Luis Gomez admits he didn't know much about his new home when he signed on last year as CEO of The WellMark Co., an Oklahoma-based manufacturer for the petroleum and petrochemical industries, but he has embraced the opportunity.
Gomez came to WellMark late last year after deciding to move his family back to the United States to get away from safety concerns encountered during a five-year stint in Argentina.
Gomez recently shared details of his globe-trotting career with The Oklahoman. This is an edited transcript:
Q: As I recall, you've worked in three different countries over the years. How has that worked out for you?
A: It's certainly been a working experience. Actually, I've worked in four different countries: the U.S., Puerto Rico, Argentina and Mexico. While I was in Argentina, and in Puerto Rico, and in Mexico, I actually covered all of Latin America for some of that time. Truly it opens up your mind, in terms of different culture, because at the end of the day even the fact that it's Latin America, all the countries are different. It's been a learning experience in terms of learning different cultures, different ways that people do business in those countries. I always say that, for example, doing business today in Argentina is so difficult that when I came here it seems like I was on a break, because I didn't have to deal with huge currency fluctuations. I didn't have to deal with import restrictions. I didn't have to deal with export restrictions. I didn't have to deal with incredibly difficult union issues. Working in different countries just gives you a better appreciation of doing business in the U.S. and how truly free we are in terms of doing business here.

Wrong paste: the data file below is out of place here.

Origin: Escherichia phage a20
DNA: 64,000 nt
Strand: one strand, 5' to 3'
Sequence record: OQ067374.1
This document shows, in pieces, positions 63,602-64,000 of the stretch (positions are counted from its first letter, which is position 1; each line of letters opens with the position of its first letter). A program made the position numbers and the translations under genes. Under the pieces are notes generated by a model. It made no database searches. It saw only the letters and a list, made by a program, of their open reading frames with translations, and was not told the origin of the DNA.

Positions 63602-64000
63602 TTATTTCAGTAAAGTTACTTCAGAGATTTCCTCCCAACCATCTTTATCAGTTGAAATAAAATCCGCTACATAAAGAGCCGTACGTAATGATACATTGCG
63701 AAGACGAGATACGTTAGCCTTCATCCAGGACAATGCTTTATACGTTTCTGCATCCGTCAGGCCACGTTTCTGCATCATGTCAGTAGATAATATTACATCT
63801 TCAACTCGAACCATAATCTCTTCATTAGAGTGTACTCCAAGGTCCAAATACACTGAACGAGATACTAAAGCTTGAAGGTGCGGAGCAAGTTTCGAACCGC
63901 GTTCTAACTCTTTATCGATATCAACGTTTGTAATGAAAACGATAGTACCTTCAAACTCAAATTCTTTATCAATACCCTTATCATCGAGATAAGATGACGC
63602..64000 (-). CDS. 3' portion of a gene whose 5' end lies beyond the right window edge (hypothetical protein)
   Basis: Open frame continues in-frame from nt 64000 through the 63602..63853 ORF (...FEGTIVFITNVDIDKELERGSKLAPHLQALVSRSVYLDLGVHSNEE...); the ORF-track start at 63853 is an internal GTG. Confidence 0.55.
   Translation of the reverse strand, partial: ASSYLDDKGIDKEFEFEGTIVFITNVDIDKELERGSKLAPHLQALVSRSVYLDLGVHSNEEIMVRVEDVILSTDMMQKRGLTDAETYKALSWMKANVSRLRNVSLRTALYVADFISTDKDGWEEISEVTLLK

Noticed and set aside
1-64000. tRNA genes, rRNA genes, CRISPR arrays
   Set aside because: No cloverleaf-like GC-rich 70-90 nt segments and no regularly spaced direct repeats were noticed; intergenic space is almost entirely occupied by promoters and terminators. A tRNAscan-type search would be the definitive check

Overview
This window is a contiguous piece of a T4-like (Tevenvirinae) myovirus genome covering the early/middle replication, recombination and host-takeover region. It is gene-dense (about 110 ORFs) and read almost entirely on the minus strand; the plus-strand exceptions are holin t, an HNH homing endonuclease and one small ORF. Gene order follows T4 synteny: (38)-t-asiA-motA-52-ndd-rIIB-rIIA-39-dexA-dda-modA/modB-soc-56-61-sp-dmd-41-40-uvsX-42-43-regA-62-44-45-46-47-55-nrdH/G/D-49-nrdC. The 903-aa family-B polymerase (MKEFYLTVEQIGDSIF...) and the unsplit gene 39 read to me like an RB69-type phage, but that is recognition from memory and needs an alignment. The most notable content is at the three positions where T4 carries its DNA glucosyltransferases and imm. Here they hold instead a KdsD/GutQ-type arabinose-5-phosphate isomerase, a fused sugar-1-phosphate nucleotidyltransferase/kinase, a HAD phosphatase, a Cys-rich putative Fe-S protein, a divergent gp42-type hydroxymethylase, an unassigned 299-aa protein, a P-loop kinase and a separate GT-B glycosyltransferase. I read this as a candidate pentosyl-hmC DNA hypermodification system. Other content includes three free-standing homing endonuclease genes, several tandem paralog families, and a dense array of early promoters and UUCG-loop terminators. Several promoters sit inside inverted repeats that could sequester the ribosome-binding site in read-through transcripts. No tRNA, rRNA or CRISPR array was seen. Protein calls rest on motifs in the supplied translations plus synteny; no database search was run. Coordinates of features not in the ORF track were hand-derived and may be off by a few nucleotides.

Q: Did you set out to have an international career?
A: No. I studied engineering. I worked as an intern for GE in Schenectady (N.Y.) the summer between my junior and senior year. There was a seminar on sales. I just went in to get a free lunch, really. The guy who presented the program was so good that he ended up being my boss after I graduated. Being the only Spanish speaker in the program that year, they had a need in Puerto Rico for a sales person. I was sent to Puerto Rico. ... I spent a year there, then the need arose of having some sales people in Central America. At the time they were going through a deregulation, a privatization of state-owned utilities, so they needed a lot of help. They sent me down to Argentina for four months. I actually ended up staying there for four and a half years. It just happened. It's just one of those things. That kind of gave me international experience.
After I got out of (graduate) school, I did international business development for Home Depot. Then I went to Schneider National. I ran their operation in Mexico for about two years and then Tyco Flow Control hired me to go back to Argentina. I went back on my second tour of Argentina and I ran their business in the Southern Cone, including a manufacturing operation just like this one, but it was probably, in terms of revenue, twice as big or larger. I did that for about five years. We decided that we wanted to come back to the U.S., mainly because of security issues in Argentina. We ended up coming back to Colorado, spending a few months there and then this opportunity arose.
Q: What brought you to Colorado first?
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